504 rear guard
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Thread: 504 rear guard

  1. #1
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    Default 504 rear guard

    We've had a '73 TI for about a dozen years. It has been treated as a work horse and is looking a bit scruffy, but it is still a sound car with no serious rust. Lately I have been warming to the idea of fixing it up, outside and in.

    Of course it's only when you scratch the surface (literally) that you find what the job really entails. Evidently this car had a hefty hit on the left at some stage, I suspect both doors have been replaced, but the worst is the rear guard which has had the panel pulled out to a diseased approximation of standard, with inches of body filler applied. A lousy repair, but quite a fetching sculpture.

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    Is there a standard way of fixing the rear guard? I'm guessing that I need to get a section from a wrecker, but where should I cut? The damage is worst at the door gap, and is straight at the petrol flap, and it extends from the guard flare up to the roof pillar.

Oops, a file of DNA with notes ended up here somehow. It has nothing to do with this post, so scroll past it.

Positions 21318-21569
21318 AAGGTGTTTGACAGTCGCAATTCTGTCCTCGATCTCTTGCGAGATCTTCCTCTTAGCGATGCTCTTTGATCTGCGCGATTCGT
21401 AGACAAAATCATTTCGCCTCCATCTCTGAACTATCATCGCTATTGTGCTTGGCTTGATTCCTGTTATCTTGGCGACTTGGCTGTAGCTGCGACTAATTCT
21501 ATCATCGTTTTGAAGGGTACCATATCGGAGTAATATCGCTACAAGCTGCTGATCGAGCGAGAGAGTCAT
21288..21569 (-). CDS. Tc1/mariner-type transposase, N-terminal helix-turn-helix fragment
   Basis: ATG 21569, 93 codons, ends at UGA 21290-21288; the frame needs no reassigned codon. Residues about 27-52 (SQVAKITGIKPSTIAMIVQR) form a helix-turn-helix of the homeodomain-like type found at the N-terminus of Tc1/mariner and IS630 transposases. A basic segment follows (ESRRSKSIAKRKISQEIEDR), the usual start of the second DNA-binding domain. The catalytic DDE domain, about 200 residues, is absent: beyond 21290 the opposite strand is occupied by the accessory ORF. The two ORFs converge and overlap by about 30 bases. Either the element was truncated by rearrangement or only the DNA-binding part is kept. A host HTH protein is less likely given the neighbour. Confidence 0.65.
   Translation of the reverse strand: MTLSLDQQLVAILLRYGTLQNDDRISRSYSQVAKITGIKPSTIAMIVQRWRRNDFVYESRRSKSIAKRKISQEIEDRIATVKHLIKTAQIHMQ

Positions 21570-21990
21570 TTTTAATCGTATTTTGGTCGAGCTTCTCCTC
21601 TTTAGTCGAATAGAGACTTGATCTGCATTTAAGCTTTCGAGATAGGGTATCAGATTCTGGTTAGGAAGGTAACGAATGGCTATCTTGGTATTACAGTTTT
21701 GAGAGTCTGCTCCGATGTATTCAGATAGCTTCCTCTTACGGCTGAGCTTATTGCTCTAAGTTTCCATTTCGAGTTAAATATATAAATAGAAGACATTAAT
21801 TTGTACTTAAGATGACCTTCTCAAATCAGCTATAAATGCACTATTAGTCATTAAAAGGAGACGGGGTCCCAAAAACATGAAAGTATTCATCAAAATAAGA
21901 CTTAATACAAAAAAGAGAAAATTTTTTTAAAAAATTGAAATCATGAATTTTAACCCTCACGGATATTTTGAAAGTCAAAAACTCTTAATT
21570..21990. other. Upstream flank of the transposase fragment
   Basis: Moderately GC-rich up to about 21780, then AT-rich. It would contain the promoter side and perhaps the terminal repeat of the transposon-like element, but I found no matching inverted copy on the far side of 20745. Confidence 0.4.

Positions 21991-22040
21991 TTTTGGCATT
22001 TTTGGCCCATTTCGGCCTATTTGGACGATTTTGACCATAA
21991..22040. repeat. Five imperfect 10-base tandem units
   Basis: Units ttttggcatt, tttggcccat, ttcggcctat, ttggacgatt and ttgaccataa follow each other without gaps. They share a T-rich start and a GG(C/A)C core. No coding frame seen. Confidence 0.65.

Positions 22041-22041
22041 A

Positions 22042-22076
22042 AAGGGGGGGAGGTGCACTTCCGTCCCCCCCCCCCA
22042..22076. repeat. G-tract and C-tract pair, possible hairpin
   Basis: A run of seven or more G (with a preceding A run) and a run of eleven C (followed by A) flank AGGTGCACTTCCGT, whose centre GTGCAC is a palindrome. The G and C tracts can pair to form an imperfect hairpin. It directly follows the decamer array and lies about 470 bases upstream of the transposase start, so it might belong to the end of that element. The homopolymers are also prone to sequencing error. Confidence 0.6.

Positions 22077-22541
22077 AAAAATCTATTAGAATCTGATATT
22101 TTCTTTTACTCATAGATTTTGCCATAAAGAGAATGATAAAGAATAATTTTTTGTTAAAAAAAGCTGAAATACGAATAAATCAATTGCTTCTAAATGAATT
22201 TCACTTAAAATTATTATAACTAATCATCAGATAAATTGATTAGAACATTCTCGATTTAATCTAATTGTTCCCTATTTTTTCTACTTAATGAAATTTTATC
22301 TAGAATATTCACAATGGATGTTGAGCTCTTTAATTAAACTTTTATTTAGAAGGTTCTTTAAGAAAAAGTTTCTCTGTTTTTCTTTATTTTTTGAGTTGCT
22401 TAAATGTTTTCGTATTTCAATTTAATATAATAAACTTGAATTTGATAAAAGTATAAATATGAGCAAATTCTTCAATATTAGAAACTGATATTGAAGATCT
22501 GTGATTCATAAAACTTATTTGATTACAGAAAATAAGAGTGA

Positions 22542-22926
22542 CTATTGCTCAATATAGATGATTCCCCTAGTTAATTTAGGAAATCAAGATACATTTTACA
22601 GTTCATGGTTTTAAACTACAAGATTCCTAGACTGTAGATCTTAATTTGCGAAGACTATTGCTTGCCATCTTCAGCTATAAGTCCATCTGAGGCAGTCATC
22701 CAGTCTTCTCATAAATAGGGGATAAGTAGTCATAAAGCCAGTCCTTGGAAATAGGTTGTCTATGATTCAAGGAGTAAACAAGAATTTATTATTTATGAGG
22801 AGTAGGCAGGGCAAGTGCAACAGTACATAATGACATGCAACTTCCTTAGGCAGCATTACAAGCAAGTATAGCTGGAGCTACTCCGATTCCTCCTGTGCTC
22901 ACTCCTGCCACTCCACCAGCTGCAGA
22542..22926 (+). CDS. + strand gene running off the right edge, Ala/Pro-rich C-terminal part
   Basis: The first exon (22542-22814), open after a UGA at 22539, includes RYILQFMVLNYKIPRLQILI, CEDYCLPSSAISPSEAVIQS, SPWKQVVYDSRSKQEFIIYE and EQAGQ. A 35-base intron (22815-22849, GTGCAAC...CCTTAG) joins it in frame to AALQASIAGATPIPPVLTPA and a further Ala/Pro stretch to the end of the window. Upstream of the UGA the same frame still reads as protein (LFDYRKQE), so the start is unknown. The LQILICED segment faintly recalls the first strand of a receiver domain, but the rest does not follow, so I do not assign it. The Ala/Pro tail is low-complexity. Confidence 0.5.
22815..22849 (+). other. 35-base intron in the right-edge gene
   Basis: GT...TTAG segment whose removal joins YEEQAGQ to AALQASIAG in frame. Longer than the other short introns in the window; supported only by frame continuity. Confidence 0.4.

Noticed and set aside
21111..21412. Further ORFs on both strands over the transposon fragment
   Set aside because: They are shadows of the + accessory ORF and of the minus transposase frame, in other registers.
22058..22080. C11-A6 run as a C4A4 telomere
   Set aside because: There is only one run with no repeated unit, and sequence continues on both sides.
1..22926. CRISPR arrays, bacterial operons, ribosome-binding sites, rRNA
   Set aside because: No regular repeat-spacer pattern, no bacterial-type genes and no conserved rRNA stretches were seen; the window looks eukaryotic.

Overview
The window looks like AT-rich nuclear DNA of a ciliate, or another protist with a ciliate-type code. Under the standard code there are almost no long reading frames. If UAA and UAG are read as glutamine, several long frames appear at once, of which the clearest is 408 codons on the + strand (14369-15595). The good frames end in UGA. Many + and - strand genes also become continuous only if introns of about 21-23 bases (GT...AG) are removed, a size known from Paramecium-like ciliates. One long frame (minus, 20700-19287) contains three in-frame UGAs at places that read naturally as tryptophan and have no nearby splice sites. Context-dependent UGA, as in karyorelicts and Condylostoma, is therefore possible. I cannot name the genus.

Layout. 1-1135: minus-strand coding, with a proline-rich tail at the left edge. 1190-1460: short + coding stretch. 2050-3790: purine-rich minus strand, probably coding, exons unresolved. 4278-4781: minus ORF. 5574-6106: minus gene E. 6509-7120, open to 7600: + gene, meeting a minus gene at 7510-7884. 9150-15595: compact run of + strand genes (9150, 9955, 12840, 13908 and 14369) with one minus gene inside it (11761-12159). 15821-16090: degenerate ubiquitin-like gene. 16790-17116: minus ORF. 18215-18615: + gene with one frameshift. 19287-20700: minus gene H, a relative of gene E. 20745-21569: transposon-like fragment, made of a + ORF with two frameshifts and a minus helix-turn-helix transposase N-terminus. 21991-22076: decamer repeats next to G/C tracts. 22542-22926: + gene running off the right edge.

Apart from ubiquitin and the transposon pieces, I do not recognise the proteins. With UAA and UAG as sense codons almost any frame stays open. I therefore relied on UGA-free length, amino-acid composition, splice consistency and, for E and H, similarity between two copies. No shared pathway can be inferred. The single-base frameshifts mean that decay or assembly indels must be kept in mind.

My POA is to:


    • Drill out the spot welds at the door join and guard flare
    • Cut at the join with the pillar
    • Cut in front of the petrol flap
    • TIG (or maybe MIG) the suitably adjusted donor section in

    This will be the first time I've had to remove a fixed panel like this, so I'd welcome any advice. E.g. the roof pillar looks like it is brazed to the guard, so TIG right there probably isn't too clever. Better to cut higher up, or should I replace braze with braze and hit it with the oxy?

    The other thing I'd really appreciate is suggestions where I can get the donor section. I'm in W. Sydney and the wreckers around here aren't too flush with 30yo French gear.

    Have fun,

    Rob.

  2. #2
    1000+ Posts robmac's Avatar
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    Quote Originally Posted by robs View Post